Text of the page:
What computer memory be compared with the human brain?

What is the difference between computer and brains? Can  computer memory be compared with the human
brain?  The first scientist who
experimented to answer these questions related with the differences between
machinery and humans was Alan Turing, one british scientist. The first  idea for measuring artificial intelligence
was famously becoming known  as the
“Turing test”. In the 1950 paper, computer machinery and intelligence  Turing propose the following game.  A human judge had a text conversation with
unseen players and evaluates their responses. In order to pass the test a
computer must be able to replace one of the players without changing results.
In other words, a computer would be considered intelligent if the conversation
could not be easily distinguish from humans. Turing predicted that by the year
2000 machines with 100 MB of memory would be able to easily pass his test, but
he made a jumping on. Even though today computers have far more memory than
that, he has succeeded and those  that
have done well ,focused more on finding 
clever ways to full judges  then
using overwhelming  computing powers. Thought
it was never subjected to a real test, the first program  that was thought to success was called
“Eliza”. With only a very short and simple script, it ménage to lead astray  many people, encouraging them to talk more and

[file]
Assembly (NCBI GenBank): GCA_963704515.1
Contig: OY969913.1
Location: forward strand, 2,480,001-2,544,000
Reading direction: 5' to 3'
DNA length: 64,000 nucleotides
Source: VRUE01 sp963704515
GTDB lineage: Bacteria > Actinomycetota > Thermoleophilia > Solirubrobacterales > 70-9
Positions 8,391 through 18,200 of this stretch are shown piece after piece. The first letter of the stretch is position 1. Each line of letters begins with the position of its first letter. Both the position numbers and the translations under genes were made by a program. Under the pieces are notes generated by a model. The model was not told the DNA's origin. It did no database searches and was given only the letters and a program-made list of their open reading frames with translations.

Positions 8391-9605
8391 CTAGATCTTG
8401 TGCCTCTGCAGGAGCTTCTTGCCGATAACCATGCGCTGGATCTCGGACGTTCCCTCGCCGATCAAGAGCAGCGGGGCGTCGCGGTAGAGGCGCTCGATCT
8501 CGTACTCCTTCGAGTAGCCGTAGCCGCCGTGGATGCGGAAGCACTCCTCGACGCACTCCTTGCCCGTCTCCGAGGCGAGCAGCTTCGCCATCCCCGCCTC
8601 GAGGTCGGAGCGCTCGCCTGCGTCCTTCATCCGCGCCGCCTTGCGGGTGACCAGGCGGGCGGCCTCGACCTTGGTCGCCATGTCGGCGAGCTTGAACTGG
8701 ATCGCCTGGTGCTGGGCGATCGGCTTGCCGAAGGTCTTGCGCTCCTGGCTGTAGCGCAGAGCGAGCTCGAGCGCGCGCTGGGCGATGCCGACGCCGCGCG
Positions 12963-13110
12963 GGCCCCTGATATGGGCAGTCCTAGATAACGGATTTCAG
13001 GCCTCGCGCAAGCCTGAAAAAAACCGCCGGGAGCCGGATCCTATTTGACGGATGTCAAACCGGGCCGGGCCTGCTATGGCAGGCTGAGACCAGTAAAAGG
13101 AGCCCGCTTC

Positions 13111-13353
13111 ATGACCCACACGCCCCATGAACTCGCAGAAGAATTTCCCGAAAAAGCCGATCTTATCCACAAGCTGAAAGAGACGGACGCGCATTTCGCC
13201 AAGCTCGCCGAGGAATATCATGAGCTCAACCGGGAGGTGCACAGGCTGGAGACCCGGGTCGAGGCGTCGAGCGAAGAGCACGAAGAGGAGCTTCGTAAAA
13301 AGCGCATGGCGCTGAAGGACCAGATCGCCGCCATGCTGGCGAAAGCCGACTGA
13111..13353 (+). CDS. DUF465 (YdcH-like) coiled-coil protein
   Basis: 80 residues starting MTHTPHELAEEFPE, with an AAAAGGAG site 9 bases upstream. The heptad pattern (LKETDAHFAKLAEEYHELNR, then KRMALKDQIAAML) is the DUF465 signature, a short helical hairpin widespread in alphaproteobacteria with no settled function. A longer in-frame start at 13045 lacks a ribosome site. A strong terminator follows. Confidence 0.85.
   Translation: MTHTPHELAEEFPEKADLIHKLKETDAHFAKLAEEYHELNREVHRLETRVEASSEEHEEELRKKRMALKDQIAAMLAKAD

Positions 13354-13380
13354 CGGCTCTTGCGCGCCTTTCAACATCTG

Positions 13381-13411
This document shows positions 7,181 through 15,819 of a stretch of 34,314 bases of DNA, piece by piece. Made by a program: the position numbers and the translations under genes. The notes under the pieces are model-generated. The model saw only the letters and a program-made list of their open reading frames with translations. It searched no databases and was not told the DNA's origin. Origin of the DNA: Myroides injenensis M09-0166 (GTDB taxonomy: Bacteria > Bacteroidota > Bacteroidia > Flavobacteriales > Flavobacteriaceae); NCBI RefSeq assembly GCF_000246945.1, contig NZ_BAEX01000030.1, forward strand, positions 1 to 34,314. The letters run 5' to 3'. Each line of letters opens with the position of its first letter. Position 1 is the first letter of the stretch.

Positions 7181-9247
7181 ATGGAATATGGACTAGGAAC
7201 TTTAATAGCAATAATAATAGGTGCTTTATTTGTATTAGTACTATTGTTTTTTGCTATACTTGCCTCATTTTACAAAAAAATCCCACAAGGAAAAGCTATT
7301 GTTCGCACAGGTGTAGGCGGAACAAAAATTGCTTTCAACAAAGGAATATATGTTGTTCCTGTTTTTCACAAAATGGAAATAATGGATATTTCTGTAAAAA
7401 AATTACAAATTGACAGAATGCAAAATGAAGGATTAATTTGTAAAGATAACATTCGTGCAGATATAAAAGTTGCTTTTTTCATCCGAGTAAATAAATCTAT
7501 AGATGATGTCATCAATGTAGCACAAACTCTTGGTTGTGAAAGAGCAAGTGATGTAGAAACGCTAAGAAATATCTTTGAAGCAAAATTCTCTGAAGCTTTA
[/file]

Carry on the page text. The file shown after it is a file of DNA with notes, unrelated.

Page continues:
mirroring  their own individual  questions back at them. Another paw  was  named  “Harry”.
This script  took the opposite transaction
 by imitating a paranoid schizophrenic  who caped running  the conversation back to his own
pre-programmed obsessions. Their success in fooling people pointing out one impotence
of the test. Humans regularly predicate intelligence to all series  of things that are not actually intelligent.
Nerveless,  annual competition has made
the test more nominal  with judges
knowing   that some of their conversation’s partners are
machines , but while the quality has proved 
that many chatbot programmers have used similar strategies to Eliza and
Harry. 1997’s winner of competition “Catherine”, could carry amazingly focused
in an intelligence conversation, but mostly if the judge wanted to talk about
Bill Clinton and the more recent winner 
Jugine Goustman  was giving the
persona the 13 years old Ukrainian boy, so judges interpreted its non isolation
by using  a clear grammar as language and
cultural barriers. Meanwhile, others programs like “cleverbot” have taken an different
approach by  analyzing  very big data bases and real conversation to
determine the best responses. Some machinery  also stored  memory of last conversations in order to
improve over time. But, while cleverbot’s individual responses can sound like
human, it is lack of consistent personality and inability to deal with brand
new topics which  have been  predicting 
that today’s computers would be able to discover planets and stars, perform  difficult medicine operations  and solve the most difficult math equations
but, still struggle with the most basic small talk?! Human language turns out
to be an amazing complex phenomenon that can not be captured even by the
largest dictionary. Chatbots can be befoul 
by simple exclamatory like:”Umm..” or 
complex  questions with no correct
answer. In a simple conversation, composite sentences like:” I took the juice
out of the fridge and gave it to them , but forgot to check the date”,  requires 
a wealth of underlining knowledge and intuition. It turns out that
simulating a human conversation takes more than just an increasing memory and
processes. As we get closer to Turing’s goal, we may have to deal with all
these big questions about consciousness.